I don't think it's stupid, but I guess it depends what you mean by "derived functor." This is true in the weak sense that K-theory is naturally a space- or spectrum-valued functor, and the $K_i$ is the i-th homotopy of this functor. But it seems not to be the case that $K$-theory is a derived functor in the sense of Cartan-Eilenberg.

Let me discuss the question of the universality of $K$-theory:

I'll abuse terminology and refer to "categories" when I mean categories of a suitable kind, with appropriate added structure --- e.g., exact categories if you want to do Quillen K-theory, Waldhausen categories if you want to do Waldhausen K-theory, Waldhausen $\infty$-categories if you want to do K-theory with them, etc. ...

Now if one translates the sense in which $K_0$ is universal as an abelian-group-valued functor on "categories" into the language of stable homotopy theory, one arrives at the universal property satisfied by K-theory as a spectrum-valued functor on "categories."

More precisely, we have additive $K_0$, denoted $K_0^{\oplus}$, which is simply the functor that assigns to any "category" $\mathcal{C}$ the group completion of the abelian monoid whose elements are isomorphism (or equivalence) classes of objects of $\mathcal{C}$, where the sum is $\oplus$. This functor is "inadequate" in the sense that there might be some exact (or fiber) sequences of $\mathcal{C}$ that $K_0^{\oplus}$ cannot see.

To address this, for any "category" $\mathcal{C}$, we can build a new "category" $\mathcal{E}(\mathcal{C})$ whose objects are exact sequences. This "category" admits two functors to $\mathcal{C}$ that send an exact sequence $[0\to A'\to A\to A''\to 0]$ to either $A'$ or $A''$. For any functor $F$ from categories to abelian groups, we get an induced homomorphism $F\mathcal{E}(\mathcal{C})\to F\mathcal{C}\oplus F\mathcal{C}$. Let's say that $F$ *splits the exact sequences of* $\mathcal{C}$ if this morphism is an isomorphism, and let's say that $F$ is *additive* if $F$ splits the exact sequences of every "category."

Now $K_0$ has the following pleasant universal property. It is the initial object in the category of additive functors receiving a natural transformation from $K_0^{\oplus}$.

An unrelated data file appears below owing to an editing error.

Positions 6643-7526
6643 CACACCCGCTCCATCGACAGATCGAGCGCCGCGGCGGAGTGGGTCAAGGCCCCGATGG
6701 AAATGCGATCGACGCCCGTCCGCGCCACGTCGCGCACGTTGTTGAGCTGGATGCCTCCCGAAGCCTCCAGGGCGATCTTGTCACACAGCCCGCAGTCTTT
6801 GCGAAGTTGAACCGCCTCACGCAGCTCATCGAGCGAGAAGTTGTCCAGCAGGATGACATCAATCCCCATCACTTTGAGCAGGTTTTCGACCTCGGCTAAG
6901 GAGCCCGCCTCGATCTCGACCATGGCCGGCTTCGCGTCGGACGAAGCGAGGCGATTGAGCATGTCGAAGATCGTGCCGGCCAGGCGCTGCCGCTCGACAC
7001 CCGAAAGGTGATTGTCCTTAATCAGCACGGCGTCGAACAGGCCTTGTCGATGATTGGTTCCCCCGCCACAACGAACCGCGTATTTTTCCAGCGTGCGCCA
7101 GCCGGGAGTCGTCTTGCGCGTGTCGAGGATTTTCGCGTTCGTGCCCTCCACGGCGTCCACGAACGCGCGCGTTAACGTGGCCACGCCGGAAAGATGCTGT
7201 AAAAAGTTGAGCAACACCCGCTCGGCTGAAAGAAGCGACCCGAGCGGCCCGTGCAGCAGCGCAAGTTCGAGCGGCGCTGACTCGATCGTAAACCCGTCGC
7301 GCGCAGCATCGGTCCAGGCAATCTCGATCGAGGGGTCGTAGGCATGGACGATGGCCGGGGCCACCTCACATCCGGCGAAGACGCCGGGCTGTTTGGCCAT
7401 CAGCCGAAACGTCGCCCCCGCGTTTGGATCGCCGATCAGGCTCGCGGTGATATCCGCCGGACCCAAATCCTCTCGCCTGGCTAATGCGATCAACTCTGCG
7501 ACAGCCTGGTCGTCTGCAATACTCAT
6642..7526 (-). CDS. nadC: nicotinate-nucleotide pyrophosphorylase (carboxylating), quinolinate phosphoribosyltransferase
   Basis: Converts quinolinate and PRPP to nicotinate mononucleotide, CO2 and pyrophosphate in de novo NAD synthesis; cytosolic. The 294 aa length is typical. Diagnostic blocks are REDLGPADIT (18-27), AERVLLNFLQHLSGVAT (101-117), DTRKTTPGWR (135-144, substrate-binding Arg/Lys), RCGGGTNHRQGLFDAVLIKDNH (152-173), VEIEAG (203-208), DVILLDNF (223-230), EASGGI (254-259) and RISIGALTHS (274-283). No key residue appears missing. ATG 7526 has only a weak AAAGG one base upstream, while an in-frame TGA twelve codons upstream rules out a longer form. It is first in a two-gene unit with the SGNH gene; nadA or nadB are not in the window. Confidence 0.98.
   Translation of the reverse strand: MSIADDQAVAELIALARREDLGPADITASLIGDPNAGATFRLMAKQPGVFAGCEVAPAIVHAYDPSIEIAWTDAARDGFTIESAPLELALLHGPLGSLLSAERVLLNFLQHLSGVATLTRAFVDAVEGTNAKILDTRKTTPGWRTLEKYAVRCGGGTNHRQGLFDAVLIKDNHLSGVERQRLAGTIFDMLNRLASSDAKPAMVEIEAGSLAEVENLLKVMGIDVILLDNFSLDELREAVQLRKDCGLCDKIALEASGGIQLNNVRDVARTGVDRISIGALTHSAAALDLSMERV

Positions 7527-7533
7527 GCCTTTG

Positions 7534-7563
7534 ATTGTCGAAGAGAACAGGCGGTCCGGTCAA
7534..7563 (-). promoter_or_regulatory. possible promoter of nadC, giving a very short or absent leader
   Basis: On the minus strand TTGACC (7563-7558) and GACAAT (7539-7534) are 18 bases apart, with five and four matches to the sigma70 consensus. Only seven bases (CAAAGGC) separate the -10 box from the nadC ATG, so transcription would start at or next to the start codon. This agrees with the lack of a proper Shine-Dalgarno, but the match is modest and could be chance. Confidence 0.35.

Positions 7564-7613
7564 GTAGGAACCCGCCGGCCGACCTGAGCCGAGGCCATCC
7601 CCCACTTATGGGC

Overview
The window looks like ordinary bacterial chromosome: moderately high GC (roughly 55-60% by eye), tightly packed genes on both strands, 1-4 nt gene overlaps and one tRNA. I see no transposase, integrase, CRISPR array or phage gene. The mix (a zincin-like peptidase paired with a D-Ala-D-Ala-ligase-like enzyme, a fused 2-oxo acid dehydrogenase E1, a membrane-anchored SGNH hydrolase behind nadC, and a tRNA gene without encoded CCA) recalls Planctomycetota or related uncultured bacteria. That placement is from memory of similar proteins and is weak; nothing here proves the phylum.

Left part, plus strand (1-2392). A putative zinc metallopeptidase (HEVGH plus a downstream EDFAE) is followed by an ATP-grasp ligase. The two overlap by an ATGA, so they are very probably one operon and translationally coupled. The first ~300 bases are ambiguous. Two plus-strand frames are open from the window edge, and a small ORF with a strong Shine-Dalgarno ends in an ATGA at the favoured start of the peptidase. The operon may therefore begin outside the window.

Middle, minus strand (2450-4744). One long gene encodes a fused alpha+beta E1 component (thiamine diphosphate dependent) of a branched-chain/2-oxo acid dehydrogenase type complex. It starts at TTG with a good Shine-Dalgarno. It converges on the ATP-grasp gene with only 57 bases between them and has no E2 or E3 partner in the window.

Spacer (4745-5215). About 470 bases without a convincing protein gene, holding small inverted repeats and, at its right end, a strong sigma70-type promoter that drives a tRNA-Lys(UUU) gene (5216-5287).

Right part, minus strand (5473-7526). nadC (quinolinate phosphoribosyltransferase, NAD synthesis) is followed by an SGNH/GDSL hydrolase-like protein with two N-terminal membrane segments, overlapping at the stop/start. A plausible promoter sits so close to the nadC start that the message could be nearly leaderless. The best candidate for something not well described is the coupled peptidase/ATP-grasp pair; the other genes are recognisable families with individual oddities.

Now to translate all this into stable homotopy. We have additive K-theory, denoted $K^{\oplus}$, which is simply the functor that assigns to any "category" $\mathcal{C}$ the *spectrum* corresponding to the group completion of the $E_{\infty}$ space given by the (nerve of the) subcategory of $\mathcal{C}$ comprised of the isomorphisms (or weak equivalences), where the sum is $\oplus$. This functor is again "inadequate" in the sense that there might be some exact (or fiber) sequences of $\mathcal{C}$ that $K^{\oplus}$ cannot see.

Now for any functor $F$ from categories to *spectra*, we get an induced homomorphism $F\mathcal{E}(\mathcal{C})\to F\mathcal{C}\vee F\mathcal{C}$. Let's say that $F$ *splits the exact sequences of* $\mathcal{C}$ if this morphism is an equivalence, and let's say that $F$ is *additive* if $F$ splits the exact sequences of every "category."

Now $K$ has the following homotopy-universal property. It is the homotopy-initial object in the category of additive functors receiving a natural transformation from $K^{\oplus}$.

So the universality of K-theory arises not from thinking of the disembodied K-groups, but rather from interpreting K-theory as a spectrum, and rewriting the universal property of $K_0$ in suitably homotopical language.

(References: Gonçalo Tabuada has a paper in which he characterizes K-theory by a similar universal property, and John Rognes and I have begun a similar paper in the context of Waldhausen $\infty$-categories, an incomplete draft of which is on my webpage.)